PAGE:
Boniface, "Boni" for short, is nineteen. He works a pizza van on the Marseilles waterfront. Since his mother died, he's fallen out with Felix, his dad, who's in retail (lights and lampshades) and takes care of Boni's fifteen-year-old kid sister, Nenette. Boni drifts along in his world: pizzas, the 'hood, daydreams, and an imaginary love interest that only makes him feel more alone. He idles around in his hot, sweaty apartment, waiting for desire to come along and sweep him away. Boni dreams. But then here comes Nenette, climbing over the school wall and knocking at his door. He doesn't want to know, but she moves in all the same, into the crummy pad he inherited from their mom - his den, his last line of defence.
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Even though you didn't want to shoot a portrait of Marseilles, did you wonder how to go about filming the city?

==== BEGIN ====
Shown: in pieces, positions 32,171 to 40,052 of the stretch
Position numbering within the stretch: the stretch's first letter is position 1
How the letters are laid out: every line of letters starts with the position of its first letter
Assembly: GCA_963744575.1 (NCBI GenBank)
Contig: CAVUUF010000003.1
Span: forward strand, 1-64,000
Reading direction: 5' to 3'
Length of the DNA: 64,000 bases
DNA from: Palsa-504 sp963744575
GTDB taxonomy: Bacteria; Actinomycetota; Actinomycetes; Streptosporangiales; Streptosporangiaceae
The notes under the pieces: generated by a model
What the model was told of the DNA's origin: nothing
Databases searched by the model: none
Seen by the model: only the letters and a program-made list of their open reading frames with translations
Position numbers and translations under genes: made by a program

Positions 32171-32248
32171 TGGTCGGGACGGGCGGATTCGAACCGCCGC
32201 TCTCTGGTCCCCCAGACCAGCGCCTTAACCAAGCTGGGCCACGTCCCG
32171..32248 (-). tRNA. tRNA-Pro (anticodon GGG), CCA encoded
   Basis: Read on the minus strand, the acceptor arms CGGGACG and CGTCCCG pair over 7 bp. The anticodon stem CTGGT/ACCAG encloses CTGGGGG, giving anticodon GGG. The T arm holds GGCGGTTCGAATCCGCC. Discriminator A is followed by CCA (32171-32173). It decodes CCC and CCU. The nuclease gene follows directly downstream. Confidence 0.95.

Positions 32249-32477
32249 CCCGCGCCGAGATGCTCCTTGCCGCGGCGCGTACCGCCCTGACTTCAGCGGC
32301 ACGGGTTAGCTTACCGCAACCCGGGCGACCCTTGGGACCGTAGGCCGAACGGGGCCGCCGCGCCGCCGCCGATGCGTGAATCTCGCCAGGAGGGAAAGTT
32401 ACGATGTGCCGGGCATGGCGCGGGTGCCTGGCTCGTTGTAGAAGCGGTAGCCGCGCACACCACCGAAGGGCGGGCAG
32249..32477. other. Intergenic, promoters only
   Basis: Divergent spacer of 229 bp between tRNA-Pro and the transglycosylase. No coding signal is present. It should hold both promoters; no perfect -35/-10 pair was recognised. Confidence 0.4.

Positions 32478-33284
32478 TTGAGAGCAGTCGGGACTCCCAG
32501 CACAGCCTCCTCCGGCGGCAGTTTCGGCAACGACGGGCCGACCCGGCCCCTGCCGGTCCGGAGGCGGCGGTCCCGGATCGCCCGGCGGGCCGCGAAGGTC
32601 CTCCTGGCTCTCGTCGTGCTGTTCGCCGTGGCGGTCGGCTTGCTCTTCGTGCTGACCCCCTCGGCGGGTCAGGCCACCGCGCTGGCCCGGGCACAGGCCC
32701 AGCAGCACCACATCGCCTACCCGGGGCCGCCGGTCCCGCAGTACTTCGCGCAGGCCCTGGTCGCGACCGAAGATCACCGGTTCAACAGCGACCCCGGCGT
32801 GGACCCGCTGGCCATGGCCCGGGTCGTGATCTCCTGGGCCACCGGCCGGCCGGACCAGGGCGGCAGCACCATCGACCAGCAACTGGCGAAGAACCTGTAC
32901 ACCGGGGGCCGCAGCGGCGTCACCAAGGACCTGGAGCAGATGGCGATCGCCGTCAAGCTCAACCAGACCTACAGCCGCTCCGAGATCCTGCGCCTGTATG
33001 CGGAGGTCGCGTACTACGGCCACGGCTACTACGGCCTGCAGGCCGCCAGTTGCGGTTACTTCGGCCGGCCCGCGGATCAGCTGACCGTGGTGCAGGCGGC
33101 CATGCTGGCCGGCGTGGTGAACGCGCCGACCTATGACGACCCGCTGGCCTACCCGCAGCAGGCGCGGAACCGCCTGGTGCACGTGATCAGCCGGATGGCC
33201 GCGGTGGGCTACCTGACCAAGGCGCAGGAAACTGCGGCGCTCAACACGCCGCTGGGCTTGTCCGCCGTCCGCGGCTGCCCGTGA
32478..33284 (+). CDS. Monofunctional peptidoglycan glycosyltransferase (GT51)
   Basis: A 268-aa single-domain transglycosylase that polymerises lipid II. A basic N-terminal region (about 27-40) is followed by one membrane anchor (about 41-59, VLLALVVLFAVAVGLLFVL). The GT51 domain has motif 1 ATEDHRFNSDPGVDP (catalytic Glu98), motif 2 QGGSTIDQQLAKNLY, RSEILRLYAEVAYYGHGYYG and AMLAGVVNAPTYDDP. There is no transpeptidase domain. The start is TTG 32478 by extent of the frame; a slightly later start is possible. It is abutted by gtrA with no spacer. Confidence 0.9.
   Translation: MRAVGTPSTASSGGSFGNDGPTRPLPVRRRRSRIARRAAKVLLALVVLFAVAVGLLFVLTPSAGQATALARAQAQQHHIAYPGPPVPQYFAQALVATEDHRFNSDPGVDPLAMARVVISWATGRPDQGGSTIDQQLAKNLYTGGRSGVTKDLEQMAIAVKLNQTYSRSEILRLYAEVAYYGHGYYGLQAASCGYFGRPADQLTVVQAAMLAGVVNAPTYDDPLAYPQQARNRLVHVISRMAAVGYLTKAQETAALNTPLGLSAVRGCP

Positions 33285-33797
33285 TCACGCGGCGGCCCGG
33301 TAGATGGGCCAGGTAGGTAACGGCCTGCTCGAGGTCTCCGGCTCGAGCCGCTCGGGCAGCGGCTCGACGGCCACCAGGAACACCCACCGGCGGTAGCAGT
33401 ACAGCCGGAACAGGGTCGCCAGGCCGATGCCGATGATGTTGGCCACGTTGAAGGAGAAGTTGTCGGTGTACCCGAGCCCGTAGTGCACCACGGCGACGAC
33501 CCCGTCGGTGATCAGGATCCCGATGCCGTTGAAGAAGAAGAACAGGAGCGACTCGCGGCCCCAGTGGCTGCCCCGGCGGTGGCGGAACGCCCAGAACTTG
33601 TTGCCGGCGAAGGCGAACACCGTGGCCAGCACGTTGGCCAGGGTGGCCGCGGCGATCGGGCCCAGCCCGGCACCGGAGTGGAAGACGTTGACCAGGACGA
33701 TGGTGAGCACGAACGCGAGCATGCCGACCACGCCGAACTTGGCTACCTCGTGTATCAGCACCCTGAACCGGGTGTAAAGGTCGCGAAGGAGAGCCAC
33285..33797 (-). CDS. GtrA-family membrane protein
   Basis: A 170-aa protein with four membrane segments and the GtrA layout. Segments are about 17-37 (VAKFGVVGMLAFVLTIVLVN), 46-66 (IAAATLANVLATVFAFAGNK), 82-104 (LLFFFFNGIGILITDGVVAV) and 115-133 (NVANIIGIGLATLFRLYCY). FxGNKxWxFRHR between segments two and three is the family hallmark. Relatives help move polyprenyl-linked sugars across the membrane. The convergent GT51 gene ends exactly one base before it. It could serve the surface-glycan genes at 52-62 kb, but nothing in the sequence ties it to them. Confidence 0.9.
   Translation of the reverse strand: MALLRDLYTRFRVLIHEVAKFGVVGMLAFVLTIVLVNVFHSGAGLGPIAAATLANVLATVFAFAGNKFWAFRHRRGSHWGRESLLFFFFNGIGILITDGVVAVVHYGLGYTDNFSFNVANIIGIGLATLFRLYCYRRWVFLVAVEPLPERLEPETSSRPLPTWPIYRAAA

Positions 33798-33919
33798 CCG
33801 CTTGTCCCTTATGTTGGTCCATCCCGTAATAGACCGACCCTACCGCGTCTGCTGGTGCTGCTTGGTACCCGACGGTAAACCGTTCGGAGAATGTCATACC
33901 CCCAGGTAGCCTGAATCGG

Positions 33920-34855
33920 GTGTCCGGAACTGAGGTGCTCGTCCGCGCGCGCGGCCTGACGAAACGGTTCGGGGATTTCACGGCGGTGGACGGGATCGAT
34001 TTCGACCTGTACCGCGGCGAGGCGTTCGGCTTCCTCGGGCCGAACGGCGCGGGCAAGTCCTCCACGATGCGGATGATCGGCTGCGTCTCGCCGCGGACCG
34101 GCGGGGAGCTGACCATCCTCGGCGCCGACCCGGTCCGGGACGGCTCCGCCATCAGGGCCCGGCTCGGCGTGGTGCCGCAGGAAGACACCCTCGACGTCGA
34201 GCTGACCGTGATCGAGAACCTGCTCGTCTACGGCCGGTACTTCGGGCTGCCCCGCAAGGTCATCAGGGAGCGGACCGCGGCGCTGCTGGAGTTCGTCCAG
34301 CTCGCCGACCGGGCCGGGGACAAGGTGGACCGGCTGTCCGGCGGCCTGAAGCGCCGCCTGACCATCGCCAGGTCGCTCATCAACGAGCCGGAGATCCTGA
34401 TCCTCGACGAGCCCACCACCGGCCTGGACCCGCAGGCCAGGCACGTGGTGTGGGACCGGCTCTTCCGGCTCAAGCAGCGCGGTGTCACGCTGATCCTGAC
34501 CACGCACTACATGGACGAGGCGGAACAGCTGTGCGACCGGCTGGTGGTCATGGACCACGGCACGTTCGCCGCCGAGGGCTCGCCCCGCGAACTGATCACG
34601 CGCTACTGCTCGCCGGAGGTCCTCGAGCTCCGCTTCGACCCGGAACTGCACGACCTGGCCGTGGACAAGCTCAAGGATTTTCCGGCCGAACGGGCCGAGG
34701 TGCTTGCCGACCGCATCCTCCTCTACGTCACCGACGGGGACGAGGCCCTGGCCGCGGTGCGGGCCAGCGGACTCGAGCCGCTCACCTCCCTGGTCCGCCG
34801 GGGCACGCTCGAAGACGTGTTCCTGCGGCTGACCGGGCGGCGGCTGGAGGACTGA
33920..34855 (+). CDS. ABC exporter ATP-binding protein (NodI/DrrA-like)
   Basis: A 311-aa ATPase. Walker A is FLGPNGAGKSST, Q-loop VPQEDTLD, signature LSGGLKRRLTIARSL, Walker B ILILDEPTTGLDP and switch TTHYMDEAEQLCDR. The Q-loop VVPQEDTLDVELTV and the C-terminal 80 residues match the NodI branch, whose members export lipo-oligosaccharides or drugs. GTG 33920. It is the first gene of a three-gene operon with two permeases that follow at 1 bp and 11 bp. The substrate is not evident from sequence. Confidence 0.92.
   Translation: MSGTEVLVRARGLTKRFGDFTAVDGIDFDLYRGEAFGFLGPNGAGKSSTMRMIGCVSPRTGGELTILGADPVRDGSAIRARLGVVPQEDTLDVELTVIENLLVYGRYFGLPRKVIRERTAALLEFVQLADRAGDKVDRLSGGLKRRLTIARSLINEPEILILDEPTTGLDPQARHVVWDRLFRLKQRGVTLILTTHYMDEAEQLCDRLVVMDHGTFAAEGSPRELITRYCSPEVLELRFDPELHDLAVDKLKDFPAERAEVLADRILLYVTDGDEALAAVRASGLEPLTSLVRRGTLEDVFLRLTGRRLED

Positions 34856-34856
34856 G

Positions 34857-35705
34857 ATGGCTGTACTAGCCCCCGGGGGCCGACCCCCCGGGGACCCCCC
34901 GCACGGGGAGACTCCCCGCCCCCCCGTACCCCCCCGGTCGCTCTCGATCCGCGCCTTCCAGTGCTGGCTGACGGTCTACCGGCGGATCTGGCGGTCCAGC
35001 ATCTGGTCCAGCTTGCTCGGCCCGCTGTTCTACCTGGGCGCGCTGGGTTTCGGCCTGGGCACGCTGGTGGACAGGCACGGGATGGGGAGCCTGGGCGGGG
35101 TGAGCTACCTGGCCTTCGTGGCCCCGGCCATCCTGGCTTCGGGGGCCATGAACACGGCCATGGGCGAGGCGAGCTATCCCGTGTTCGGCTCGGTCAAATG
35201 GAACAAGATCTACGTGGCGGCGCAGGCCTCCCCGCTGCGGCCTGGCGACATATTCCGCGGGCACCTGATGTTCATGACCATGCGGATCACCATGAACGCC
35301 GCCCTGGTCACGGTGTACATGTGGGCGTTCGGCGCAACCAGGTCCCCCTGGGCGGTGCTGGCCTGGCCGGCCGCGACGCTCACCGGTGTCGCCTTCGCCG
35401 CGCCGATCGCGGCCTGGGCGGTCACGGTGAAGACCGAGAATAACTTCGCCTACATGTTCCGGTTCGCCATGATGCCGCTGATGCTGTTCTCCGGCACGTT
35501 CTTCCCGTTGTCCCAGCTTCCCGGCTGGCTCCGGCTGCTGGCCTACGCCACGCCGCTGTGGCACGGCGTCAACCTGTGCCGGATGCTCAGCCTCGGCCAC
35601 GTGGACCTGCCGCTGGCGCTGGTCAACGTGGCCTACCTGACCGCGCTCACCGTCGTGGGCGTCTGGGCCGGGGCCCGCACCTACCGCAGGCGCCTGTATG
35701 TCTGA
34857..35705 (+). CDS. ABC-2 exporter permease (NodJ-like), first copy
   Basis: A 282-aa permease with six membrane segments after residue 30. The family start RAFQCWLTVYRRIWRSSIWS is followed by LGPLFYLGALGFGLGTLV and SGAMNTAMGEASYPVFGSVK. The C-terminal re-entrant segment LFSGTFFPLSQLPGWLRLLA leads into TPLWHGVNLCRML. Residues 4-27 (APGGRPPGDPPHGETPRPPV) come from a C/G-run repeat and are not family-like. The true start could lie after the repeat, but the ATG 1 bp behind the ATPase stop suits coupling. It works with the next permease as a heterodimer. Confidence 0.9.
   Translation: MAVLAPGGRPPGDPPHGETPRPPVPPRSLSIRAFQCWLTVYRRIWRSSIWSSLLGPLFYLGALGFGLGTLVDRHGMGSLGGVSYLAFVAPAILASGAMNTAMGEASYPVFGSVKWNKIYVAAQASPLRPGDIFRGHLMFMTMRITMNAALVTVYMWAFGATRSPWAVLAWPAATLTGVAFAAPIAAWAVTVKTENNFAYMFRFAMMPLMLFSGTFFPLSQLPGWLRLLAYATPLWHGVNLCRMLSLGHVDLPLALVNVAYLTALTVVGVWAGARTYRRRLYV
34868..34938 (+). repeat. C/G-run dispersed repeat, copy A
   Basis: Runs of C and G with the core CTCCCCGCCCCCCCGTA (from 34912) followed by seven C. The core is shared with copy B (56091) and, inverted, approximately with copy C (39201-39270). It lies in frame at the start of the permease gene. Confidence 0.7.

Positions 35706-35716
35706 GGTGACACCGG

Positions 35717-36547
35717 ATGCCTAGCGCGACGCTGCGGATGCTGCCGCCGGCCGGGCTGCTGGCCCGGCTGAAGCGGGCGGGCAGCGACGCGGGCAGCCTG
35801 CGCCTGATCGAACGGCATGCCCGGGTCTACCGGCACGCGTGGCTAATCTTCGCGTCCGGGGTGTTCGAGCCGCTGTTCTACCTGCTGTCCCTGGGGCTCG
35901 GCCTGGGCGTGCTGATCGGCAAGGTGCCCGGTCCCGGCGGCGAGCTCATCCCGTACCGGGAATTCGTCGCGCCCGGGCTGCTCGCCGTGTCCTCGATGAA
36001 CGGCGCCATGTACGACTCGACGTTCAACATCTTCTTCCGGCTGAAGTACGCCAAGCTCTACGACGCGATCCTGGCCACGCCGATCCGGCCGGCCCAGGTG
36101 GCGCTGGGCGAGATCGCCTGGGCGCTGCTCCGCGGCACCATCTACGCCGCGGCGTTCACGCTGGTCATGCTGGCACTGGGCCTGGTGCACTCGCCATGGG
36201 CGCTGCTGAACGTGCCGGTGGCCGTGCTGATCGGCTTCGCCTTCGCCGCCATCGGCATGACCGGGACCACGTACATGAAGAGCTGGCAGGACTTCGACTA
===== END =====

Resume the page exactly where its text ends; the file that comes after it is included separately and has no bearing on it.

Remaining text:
I didn't want to be tempted to film Marseilles. No long pans over the city, no extra establishing shots. I didn't want that. I wanted to keep my characters at the heart of the film. The exception was the sea. The film opens in the water of a swimming-pool and I wanted it to end in water... I had the feeling that in Marseilles, you always know the sea's there, even if you don't see it, even if you don't always have to check that it' s there. It's like a liquid flowing through the whole city: I viewed it as the film's amniotic liquid. But throughout the shoot, we kept wondering: how could we avoid stressing Marseilles? The characters are all locals, they forget to look at their city... And Boni is buried in his own life, he has no time to look at the city. The city is out of shot. Everything off camera is the city. You can tell it's there but it's not in the frame. (Claire Denis, from the press kit)